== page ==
thereby providing a smooth inner trough surface
with no shoulders to pickup and- retain sediment
of Fig. 1_
or the like.
Fig. 3 is an enlarged fragmentary cross sec
tional view of the strainer of this invention as
seen from line 3-3 onFíg. l..
with a funnel-like member l2i! which has its re
of beer.
Other objects and advantages of the present 35
invention should he readily apparent by refer
ence to the following speciñcation considered in
conjunction with the accompanying drawings
forming a part thereof and4 it is to be under
stood that any modification may be made in the 40
exact structural» detaíis there- shown and -de
scribed, within the scope of the appended claims,
without'l departing from or exceeding the spirit
of the invention.
45
In the drawings:
`
Fig. 1 is a top plan view of one form of a syrup
collecting tank having associated therewith the
The trough i3 at its receiving end isy provided
duced end connected with the pipe I0. The first
Fig. 4 is an enlarged transverse sectional view 55 section i811 of the trough may be provided with
2,412,400
4
3
a removable or slip cover 23 to prevent a slop- "
understood that rotation of the screw t3 in a
ping over of the wort into the tank I2 should
direction to cause its axial movement to the right,
as seen in Fig. 5, will correspondingly shift the
shaft 3s and thereby increase the distance be
tween the axes of sprocket shafts 35 and 35 for
taking up slack in the chains 33 and 34. Con»
the wort be in a state of turbulence or agitation
due to being delivered to the strainer trough
under pressure. The cover 23 is provided with
handles 2li whereby it may be removed to »per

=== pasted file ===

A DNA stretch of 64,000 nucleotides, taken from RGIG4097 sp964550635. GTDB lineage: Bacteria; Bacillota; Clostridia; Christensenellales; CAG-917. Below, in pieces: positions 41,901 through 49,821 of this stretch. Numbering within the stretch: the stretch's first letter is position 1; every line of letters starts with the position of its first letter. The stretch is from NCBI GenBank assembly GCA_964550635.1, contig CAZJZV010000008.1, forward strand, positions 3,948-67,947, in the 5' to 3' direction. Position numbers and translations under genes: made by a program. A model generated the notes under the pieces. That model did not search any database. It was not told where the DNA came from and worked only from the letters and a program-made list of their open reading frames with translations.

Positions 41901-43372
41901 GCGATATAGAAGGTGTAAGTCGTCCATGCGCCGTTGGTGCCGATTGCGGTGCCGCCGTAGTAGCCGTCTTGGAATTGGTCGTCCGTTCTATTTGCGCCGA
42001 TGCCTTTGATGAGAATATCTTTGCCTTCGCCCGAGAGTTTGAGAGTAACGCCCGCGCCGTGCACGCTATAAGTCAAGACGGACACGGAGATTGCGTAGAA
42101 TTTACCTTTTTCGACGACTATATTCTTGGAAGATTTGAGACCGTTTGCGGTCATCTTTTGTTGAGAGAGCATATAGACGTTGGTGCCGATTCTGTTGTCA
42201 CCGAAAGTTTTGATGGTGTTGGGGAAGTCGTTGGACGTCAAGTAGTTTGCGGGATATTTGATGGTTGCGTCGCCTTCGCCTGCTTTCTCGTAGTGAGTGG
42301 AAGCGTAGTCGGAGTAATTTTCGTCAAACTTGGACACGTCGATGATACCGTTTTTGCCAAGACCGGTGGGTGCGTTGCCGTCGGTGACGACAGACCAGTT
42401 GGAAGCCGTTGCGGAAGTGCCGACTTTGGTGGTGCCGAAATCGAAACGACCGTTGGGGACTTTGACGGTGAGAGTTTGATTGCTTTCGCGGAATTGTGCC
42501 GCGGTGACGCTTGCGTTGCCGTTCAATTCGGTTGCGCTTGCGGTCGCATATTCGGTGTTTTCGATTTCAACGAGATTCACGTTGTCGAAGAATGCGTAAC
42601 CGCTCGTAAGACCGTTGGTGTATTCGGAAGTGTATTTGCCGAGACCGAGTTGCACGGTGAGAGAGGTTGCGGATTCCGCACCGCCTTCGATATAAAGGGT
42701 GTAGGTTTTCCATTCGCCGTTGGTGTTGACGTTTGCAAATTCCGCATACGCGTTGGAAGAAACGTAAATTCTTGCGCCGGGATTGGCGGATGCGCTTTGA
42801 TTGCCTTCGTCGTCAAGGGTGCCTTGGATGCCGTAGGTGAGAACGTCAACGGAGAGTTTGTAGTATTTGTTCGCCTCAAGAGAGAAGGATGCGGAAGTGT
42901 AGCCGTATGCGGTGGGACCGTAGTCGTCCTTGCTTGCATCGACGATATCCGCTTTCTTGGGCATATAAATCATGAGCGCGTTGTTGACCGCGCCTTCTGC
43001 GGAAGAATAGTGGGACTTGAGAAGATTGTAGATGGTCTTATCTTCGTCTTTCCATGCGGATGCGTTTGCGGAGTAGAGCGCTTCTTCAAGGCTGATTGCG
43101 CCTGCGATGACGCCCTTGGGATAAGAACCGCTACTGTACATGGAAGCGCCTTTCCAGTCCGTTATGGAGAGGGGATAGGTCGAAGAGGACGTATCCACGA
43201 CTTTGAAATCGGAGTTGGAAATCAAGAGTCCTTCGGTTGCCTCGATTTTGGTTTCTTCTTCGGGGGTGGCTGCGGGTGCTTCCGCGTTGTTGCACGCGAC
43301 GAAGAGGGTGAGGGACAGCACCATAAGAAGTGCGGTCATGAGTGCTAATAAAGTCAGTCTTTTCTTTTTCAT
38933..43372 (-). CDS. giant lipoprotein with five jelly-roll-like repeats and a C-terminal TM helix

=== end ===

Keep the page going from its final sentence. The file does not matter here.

necting the chains at intervals throughout their
length are a series of rake like members M, each
mit the cleaning of the trough section Ißb‘.
As will be seen in Fig. l the trough I3 extends
comprising a transverse bar t5 from which pro
for its major portion within the end walls of the
tank I2 with, however the end trough section IBC 10 jects fingers 48 in the nature of teeth of a garden
extending beyond the tank. The bottom of the
rake.
In order to support the Chains 33 and 35 dur
trough section from the entrance section Ißb to` '
the discharge section I8c is provided with per
forations to permit the draining therethroughof I’
the syrup and the bottom of the sectionV Ißb may
likewise be perforated but the bottom of section
I8c is without such perforations since it projects
beyond the tank I2. The perforations may take
any form, but preferably, as illustrated in Figs.
8-10, are in the nature of rectangular apertures
25 of relatively little width on the inner surface,
ing their movement through the trough as well
'as the rakes 5ft, each of the trough sides I5 and
but widening out as at 26 on its under surface.
of the trough while the supports d8 support
I5 is provided with inwardly projecting shelves
t? and ëßconveniently taking the form of Vangle Y
members with one leg providing,y the means of
attachment and the other leg providing the sup
port. It will be readily understood that the sup
ports 4'! support the chains and rakes while they
are moving from the intake to the dischargeend
This type of material is customary in strainer
these parts during the return of the rakes to the
mechanisms of the class here described. '
intake end of the trough. In order that the rake . Y
In operation the wort is delivered in such 25 nngers or teeth may extend entirely across the
trough bottom and beneath the lower supports
Vll'l'the outer teeth or fingers 45 are carried by a
strainer mechanism Il that it passes from the
quantity and force through the pipe I 0 to the
entrance section I8b to the discharge section Ito
supplemental support bar t9 attached to~ adjacentI
by its Vown momentum losing the syrup fluid as it
ñngers or teeth of transverse bar t5.
passes over the perforations 25.
The end of the `
strainer trough is provided with a downwardly
inclined lip 27 which directs the hop ñowers into
a collecting receptacle vor tank 28. The recepta
cle 28 is provided above its bottom 29 with a false
or strainer bottom 3D permitting the drainage '.
of Aany syrup which may have clung to the hop
flowers after it passed the perforations of the
strainer bottom. The syrup in the chamber 3l
below the strainer 3i! is discharged by means of
a pump 32 into the tank I2.